TV celebrity chef Johnny Iuzzini has been accused of sexual harassment by four women who worked with him while he was at Jean-Georges — with women saying that the fine dining restaurant’s pastry department was rife with bad behavior under his leadership.
Four women tell Mic that Iuzzini allegedly repeatedly harassed women between 2009 and 2011, including putting his tongue in people’s ears, simulating sex, and demanding shoulder massages.
Iuzzini said in a statement to Mic that he was “shattered and heartbroken” about the allegations, but he denied several of them. Management at Jean-Georges allegedly knew about the behavior by the time the chef left the restaurant, though his departure was painted as friendly. The restaurant told Mic in a statement that they train staff to go to HR with issues.
Update: In an email statement to Eater NY, Jean-George’s press coordinator wrote that “the entire restaurant group is troubled and frankly sickened at the thought that anything like what was described in the article could have occurred in our restaurants” and that “it is not and has never been our policy to tolerate the type of behavior described in the article.”
The acclaimed pastry chef worked at the Upper West Side institution for nearly 10 years, leaving in 2011 and primarily pursuing entertainment. But his time there — when he managed an approximate 10-person staff of mostly women — was allegedly colored by repeated harassment.
The women, who were not named, accused him of suggestively touching staffer’s behinds with kitchen tools and grabbing one female employee’s hips to simulate sex. He allegedly also demanded shoulder massages, frequently cracked vulgar jokes, and called people offensive nicknames, like “Kimchi” for an Asian woman.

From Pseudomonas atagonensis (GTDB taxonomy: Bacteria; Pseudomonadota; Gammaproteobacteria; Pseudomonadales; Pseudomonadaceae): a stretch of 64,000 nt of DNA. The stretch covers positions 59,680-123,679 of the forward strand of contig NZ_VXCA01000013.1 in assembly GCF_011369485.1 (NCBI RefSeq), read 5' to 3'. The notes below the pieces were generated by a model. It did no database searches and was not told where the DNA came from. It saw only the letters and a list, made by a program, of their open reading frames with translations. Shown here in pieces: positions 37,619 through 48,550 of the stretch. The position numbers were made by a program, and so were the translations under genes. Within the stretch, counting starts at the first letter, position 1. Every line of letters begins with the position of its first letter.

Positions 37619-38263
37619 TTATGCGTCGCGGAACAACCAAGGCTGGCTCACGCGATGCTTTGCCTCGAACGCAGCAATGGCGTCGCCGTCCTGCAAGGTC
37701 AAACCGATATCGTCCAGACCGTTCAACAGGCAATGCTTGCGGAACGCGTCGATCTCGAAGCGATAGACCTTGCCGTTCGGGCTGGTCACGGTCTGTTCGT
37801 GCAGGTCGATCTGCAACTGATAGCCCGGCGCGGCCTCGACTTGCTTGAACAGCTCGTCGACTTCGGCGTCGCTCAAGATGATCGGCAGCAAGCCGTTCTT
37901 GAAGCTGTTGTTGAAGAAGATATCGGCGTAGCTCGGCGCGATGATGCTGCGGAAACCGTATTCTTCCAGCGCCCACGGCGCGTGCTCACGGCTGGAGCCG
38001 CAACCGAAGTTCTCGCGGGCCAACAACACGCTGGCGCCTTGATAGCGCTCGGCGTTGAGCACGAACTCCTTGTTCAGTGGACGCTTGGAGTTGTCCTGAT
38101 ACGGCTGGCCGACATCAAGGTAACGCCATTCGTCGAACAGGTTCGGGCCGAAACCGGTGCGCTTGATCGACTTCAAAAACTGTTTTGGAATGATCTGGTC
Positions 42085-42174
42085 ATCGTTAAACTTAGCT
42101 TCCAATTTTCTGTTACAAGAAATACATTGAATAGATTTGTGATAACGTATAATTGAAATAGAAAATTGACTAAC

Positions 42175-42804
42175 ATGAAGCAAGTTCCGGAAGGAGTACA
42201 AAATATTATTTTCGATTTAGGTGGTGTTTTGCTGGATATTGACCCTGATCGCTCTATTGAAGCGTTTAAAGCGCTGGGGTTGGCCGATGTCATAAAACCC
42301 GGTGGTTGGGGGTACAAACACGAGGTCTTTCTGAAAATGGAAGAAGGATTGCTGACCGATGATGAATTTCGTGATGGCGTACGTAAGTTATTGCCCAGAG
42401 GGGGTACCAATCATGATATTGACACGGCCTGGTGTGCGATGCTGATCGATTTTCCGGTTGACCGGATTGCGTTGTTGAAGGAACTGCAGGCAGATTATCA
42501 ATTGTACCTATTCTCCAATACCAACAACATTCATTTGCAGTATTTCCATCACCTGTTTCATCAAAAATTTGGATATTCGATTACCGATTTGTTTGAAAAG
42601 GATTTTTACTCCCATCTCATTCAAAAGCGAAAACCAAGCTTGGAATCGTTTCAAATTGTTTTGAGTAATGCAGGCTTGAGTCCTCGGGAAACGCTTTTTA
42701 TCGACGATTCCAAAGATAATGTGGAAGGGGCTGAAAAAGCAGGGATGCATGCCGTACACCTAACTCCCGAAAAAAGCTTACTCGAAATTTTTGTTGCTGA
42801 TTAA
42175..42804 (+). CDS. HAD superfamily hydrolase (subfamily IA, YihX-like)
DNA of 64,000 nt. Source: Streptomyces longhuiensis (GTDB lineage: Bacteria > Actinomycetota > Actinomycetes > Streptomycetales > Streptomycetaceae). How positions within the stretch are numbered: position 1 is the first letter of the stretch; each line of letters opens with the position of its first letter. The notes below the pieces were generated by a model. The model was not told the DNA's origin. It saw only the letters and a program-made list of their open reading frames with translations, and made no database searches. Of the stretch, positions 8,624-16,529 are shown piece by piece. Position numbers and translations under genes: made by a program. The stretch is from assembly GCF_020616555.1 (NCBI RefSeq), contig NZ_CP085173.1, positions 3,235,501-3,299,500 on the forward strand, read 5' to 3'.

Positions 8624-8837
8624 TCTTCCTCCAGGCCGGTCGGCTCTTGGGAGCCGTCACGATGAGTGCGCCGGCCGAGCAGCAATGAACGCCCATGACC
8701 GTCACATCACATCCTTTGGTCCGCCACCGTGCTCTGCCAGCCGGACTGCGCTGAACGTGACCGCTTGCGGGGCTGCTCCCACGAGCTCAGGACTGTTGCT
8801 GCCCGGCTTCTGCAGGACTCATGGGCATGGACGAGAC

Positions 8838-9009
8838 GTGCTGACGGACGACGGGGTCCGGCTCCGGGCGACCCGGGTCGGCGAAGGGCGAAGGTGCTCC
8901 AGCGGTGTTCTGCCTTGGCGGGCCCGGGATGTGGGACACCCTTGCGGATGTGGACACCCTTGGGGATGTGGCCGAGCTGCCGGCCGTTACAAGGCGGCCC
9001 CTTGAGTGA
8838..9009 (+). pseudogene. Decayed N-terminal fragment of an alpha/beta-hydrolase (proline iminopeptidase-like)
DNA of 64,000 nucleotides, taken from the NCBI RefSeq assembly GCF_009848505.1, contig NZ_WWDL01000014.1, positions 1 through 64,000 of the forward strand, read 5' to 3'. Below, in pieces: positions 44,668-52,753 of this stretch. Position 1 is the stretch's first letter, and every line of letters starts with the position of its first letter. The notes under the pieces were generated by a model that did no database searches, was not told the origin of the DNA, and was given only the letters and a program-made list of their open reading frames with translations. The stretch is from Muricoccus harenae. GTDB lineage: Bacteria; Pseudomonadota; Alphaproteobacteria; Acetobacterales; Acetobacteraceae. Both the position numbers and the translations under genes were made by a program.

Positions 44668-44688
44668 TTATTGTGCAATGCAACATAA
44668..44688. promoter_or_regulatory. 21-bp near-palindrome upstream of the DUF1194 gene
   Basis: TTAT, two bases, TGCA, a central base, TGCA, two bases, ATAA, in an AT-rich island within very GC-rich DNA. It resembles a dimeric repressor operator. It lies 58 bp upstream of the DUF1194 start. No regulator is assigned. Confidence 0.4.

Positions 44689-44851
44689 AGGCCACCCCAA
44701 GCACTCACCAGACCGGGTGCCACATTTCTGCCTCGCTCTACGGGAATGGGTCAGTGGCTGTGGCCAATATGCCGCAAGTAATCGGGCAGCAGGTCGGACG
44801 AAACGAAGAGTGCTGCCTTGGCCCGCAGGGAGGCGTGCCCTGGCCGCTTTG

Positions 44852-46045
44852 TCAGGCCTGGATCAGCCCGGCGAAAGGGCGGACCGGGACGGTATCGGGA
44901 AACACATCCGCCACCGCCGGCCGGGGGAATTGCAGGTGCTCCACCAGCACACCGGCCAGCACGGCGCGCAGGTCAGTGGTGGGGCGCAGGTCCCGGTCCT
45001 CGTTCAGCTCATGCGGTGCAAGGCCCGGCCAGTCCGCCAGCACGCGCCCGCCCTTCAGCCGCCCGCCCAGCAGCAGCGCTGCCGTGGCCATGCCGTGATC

Besides sexual harassment, the women accused him of violent behavior — including verbal abuse and throwing a nitrogen canister at a staffer. Iuzzini denied the nitrogen canister incident. In a statement, the pastry chef blamed an era of unprofessional, female-free kitchens for his vulgar jokes and bad temper:
I began working in kitchens when I was 15 years old, back in a time when it was rare to see women in the kitchen, and behavior was more bawdy than professional. There were dirty jokes and vulgar remarks, times where people would lose their tempers and it was deemed permissible since four-star kitchens are high-stress jobs. This was the behavior I learned as a boy, and for too many years participated in during my restaurant career. And it was wrong.
While working in New York kitchens, Iuizzini was considered one of the best pastry chefs in the city. In 2006, he was awarded a James Beard Award for outstanding pastry chef. By 2011, he’d capitalized on the fame with cookbook deals and airtime on Top Chef, and since then, he hasn’t worked at restaurants in New York. More recently, he’s been a judge on the American spinoff of Great British Bake Off.
Jean-Georges is still considered one of the finest dining restaurants in the world, the flagship of famed chef Jean-Georges Vongerichten and a place that has graduated chefs like Dan Kluger.
Vongerichten’s brother Philippe was at the restaurant when Iuzzini worked there, and he is still the director of operations. Philippe Vongerichten allegedly approached at least one of the women to see if she wanted to file a formal complaint. But at least one pastry chef who worked for Iuzzini quit the restaurant before reporting incidents. “I left because of the way he treated me,” she says.